I find myself singing along to Billy Joel’s “Just the way you are” thinking it’s a song about accepting the other radically, unconditionally.
I said I love you and that’s forever
And this I promise from my heart
I couldn’t love you any better
I love you just the way you are.
But then as I actually tune into the lyrics I realise it’s actually completely the opposite, it’s not a song of radical acceptance, in fact it’s an entire song praising all the things I work so hard to uproot in both Christian culture and societal norms.
This song perpetuates the idea that once we fall in love with a person that person somehow magically freezes in time and stays just the same, stays the same person we met and fell for. Not only is it wrong and naive it also becomes a source of trouble later on in any serious relationship. “I don’t even know who you are anymore…” is such a common line in domestic arguments after one spouse has found something out about the other, the other has changed in some way and is no longer the same person (or at least not in my opinion the same person) anymore.
Billy Joel sings …
Don’t go changing, to try and please me
You never let me down before
Don’t imagine you’re too familiar
And I don’t see you anymore
I would not leave you in times of trouble
We never could have come this far
I took the good times, I’ll take the bad times
I’ll take you just the way you are
Don’t go trying some new fashion
Don’t change the color of your hair
You always have my unspoken passion
Although I might not seem to care
I know that in the beginning he also sings don’t change for me, which is a noble notion, but then he goes on to say…
I need to know that you will always be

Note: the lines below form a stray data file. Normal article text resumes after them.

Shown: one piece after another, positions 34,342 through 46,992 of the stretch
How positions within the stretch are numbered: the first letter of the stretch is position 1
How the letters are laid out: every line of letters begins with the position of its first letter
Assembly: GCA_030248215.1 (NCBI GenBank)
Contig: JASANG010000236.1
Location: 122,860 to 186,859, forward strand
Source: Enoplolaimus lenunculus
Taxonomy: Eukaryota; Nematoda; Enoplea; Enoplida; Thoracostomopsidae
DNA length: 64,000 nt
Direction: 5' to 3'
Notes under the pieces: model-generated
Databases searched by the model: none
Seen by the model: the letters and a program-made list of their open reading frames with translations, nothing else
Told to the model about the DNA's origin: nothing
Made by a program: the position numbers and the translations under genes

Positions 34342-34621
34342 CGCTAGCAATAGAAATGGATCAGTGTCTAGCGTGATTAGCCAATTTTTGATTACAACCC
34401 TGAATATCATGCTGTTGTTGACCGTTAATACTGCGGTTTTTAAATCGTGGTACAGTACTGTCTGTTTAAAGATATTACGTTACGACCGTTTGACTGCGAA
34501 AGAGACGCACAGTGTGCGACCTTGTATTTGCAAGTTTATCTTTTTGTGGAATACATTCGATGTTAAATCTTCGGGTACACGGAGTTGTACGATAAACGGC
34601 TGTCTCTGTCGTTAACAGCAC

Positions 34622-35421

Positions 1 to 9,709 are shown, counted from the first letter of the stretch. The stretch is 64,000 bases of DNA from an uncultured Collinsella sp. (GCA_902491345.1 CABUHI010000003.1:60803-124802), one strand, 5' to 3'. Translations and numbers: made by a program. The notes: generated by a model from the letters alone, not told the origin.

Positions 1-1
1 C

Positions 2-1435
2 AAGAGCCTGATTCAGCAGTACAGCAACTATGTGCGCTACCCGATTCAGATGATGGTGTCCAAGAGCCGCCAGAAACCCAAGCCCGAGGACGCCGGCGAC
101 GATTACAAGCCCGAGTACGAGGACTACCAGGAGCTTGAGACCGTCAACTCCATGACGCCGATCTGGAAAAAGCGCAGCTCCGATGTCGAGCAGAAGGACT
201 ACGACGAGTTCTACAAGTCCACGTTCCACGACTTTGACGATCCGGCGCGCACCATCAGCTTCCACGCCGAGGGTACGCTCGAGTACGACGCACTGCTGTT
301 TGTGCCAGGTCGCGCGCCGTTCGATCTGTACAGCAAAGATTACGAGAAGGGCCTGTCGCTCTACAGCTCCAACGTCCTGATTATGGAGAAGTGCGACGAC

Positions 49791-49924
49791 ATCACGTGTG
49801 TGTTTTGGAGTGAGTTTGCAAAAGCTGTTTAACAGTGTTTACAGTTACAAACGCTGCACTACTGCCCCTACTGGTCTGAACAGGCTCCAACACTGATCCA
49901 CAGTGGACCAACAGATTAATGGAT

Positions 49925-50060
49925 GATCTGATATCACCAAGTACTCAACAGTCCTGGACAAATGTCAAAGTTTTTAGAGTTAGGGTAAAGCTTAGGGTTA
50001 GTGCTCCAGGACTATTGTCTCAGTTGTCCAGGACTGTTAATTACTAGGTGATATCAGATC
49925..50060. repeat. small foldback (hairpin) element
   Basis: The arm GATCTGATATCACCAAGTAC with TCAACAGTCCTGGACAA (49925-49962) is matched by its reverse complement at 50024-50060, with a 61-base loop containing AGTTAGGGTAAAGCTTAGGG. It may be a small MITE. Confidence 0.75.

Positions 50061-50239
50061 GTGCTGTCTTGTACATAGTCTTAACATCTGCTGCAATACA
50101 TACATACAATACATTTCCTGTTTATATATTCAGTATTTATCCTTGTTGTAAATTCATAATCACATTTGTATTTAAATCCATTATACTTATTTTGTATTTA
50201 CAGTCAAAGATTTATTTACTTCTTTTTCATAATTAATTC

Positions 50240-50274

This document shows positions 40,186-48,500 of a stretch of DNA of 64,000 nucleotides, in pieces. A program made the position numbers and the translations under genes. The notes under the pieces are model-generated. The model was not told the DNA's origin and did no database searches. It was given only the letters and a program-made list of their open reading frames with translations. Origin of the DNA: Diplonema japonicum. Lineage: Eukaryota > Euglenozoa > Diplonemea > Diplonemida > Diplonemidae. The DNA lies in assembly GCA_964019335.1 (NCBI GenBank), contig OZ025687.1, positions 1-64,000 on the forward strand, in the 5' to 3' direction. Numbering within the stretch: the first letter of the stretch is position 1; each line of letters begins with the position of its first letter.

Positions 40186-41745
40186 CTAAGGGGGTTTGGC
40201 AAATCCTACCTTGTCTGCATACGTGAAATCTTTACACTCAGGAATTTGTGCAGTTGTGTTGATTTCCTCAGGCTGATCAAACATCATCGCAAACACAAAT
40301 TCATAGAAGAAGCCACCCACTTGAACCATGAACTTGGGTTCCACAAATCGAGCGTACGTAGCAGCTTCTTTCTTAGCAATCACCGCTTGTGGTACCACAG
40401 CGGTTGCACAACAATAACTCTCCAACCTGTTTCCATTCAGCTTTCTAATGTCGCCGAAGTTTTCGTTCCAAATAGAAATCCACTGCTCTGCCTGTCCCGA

The same old someone that I knew
So don’t change for me, in fact don’t change at all, I need you to stay exactly the same as you where when we met, or rather I need you to live up to the transfigured image, I had of you when I first got so infatuated with you.
Ed Sheeran points this out so clearly in “Photograph”
We keep this love in a photograph
We made these memories for ourselves
Where our eyes are never closing
Hearts are never broken
Times forever frozen still
And this is the problem, time does not stand still. Life is not static and love is not static. When we say yes to someone, we cannot just say yes to this ideal image we have of them when we meet, the tidy and polished image we have projected of ourselves while dating, being on our very best behaviour.
When we love someone deeply, we create this safe space, for their shadow to emerge. My friend and mentor Bruce Lyons says that:
When love is present the shadow comes up to meet it.
When we say yes to someone to enter a real relationship, we say yes to all of them, their darkest shadows and desires, the person they will become in the future. It is a scary thing to say yes to the unknown. It is also what will keep a relationship alive after 10, 15 or 20 years, the fact that we change and transform. We are infinitely complex beings all part of the divine source ever changing and dancing in the great dance, the perichoresis of the divine.
So radically accepting and loving is not only accepting who they are, it is also accepting who they are not, who they are deep inside and not showing you, who they will become. We have no right to try to control another human being, we are called to love them, to love them unconditionally and without reserve, just the way they are, have been and will become.